Andi Moffatt is our vice president of Environmental Services. She has been with WSB since nearly the beginning and has had the opportunity to watch the firm grow throughout the past two decades. In this Q&A, Andi shares her insightful reflections and offers her perspective on the future.
Q: You’ve been with WSB for nearly 23 years. How has the company changed since the early days?
A: Well, we all used to fit in the same room for a meeting! We’ve grown so rapidly. During our first hiring boom, I remember looking around and thinking there were so many new faces. Something that I realize now, but maybe didn’t know back then, was that every time we had this influx of significant growth, the leaders acted. These seasons of growth spurred positive changes for our firm – like the WSB Way. I saw this again in our rebranding process, where we updated our values, but still stayed true to who we were. Our growth has positively forced us to take an introspective look at ourselves.
Q: What has been one of your favorite memories in your tenure at WSB?
A: I can’t just pick one. I have two – one lighthearted and one serious where I truly learned the impact of the work we did. For the fun one, WSB’s original running club signed up for the Reindeer Run around Lake Harriet. When race day came, Pete Willenbring, one of the founders of WSB, was Santa and a group of us were his reindeer. We had to run and carry a very heavy wooden sleigh around the lake. The sleigh wasn’t very light or streamlined for being designed by an engineer!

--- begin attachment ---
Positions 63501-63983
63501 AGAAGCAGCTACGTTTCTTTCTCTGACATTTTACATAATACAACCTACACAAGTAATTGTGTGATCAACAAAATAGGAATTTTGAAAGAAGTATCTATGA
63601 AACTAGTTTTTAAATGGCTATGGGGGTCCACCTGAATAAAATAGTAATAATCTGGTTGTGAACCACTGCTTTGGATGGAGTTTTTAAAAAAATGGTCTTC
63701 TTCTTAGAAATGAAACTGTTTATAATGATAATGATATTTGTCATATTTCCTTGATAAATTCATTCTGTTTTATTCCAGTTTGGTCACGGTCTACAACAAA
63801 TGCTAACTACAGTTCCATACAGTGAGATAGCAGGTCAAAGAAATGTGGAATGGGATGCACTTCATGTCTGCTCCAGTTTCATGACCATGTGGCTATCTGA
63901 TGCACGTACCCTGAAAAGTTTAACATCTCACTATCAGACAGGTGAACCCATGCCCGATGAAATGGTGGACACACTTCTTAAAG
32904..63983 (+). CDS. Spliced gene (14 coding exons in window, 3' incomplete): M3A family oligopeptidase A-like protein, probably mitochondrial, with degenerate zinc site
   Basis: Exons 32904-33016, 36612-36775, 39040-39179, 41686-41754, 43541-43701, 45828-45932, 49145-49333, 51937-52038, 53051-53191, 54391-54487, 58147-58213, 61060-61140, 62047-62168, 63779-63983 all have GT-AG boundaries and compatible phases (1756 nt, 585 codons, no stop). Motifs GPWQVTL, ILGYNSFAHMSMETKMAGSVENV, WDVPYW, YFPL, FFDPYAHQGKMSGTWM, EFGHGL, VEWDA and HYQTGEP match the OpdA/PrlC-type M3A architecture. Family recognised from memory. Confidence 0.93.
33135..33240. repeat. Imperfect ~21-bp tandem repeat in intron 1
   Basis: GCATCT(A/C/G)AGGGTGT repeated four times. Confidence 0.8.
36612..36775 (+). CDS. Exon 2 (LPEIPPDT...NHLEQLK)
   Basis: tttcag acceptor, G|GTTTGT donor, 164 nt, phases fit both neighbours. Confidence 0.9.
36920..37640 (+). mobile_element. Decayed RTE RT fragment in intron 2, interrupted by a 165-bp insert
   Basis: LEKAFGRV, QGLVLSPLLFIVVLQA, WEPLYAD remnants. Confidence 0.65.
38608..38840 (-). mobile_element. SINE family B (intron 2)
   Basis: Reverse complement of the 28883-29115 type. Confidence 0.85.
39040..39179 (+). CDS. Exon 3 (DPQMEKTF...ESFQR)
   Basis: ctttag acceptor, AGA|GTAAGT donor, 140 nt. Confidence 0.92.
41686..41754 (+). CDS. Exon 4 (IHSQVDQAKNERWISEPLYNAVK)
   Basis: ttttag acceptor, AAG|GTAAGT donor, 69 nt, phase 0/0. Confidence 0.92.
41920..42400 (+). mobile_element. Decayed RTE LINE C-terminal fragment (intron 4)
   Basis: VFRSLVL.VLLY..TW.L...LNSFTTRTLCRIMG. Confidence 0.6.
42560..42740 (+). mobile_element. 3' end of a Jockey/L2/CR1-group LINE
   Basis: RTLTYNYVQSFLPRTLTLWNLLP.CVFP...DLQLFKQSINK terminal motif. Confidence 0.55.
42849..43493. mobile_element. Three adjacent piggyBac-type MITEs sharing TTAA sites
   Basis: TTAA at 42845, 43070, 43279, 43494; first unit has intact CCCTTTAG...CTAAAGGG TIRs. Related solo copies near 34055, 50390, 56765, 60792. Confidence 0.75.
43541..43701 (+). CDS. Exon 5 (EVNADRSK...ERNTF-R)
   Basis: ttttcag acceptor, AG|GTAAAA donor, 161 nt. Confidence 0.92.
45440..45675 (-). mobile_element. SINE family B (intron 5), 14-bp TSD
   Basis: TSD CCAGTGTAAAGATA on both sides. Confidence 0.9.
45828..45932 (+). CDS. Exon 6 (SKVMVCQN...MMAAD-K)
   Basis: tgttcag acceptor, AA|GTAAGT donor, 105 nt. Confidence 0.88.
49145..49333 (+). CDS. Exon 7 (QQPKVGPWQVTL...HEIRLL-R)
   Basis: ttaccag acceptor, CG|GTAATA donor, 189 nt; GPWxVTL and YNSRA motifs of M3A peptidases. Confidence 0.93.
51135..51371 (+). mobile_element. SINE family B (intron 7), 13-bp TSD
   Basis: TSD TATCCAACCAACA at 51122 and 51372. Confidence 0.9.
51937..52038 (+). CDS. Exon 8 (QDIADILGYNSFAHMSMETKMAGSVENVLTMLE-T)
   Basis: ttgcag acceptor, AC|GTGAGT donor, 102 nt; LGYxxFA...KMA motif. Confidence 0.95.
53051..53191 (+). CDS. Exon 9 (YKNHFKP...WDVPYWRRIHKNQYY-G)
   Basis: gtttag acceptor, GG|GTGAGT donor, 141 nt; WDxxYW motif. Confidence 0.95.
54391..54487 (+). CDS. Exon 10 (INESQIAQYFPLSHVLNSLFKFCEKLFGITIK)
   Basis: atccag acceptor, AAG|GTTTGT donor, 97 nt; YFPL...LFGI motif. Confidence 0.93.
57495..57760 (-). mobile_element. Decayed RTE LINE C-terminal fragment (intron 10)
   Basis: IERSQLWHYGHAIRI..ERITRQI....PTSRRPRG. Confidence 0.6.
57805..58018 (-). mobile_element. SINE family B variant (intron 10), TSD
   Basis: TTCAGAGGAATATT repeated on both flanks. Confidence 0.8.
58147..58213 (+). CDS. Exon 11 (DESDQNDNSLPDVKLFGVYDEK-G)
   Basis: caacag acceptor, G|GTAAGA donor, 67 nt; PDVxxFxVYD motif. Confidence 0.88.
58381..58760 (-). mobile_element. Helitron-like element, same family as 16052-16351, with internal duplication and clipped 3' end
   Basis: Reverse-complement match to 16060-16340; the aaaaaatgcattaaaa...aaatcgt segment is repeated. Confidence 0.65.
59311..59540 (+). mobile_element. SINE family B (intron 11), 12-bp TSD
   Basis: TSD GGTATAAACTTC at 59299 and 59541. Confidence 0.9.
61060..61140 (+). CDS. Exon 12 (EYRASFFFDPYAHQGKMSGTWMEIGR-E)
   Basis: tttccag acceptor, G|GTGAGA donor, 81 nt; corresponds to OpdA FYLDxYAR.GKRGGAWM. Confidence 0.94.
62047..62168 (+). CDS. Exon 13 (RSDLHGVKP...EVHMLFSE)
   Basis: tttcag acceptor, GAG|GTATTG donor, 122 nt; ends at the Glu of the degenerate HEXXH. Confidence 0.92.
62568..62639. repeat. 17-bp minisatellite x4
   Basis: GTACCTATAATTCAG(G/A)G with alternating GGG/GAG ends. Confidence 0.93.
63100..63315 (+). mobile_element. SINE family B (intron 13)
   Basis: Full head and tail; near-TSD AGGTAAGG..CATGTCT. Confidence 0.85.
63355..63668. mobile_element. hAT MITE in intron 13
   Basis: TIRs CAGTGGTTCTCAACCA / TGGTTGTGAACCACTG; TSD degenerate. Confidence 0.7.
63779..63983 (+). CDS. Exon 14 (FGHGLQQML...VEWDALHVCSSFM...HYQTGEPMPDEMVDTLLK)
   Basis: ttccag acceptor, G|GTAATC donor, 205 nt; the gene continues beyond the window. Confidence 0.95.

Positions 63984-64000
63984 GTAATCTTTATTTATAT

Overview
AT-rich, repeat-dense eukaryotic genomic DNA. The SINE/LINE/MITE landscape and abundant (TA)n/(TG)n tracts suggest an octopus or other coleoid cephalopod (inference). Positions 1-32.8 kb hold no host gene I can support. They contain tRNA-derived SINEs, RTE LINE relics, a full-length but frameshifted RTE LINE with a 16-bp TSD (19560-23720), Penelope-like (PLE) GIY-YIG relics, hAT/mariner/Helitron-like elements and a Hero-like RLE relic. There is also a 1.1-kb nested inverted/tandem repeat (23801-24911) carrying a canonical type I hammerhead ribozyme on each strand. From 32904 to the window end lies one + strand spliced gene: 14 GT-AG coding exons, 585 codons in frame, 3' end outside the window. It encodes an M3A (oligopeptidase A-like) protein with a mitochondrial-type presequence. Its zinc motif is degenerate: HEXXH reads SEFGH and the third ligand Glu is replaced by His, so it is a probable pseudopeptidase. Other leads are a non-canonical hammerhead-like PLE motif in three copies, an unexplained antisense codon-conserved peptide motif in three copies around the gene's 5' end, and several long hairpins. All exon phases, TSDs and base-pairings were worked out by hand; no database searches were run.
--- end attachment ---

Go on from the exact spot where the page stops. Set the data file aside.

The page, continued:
On a more serious note, the I-35W bridge collapse and what it meant for infrastructure throughout the nation was a touchstone moment. We were all hands-on deck until that project was completed, with staff being on the project 24/7. If you weren’t out in the field on that project, you were back in the office holding down the fort. It’s moments like these that show who we are as a firm – a group of people who will pull together when faced with a challenge.
Q: You lead our firm’s environmental services – what about this work excites you and keeps you coming through the door every day?
A: I love that we are here to help our clients and communities solve complicated issues. Whether it’s cleaning up a contaminated redevelopment site, solving a flooding problem as we manage significant rain events, or restoring a trout stream to its original state – we’re working with our clients and partners to solve these complicated problems and it’s very fulfilling.
Q: We’re very client-focused at WSB, but we’re also very staff focused. Why do you think this is important?
A: At our core, we were founded to be a company that can be better. If I look back to how we’ve grown, we’re still in many ways living this belief. It’s how we show our authenticity – in the way we treat each other, treat our clients, and the way we do our work. We hire authentic, driven and collaborative staff to continue to drive this mission forward.
Q: In your opinion, what is one of the biggest disruptors on the horizon for our industry?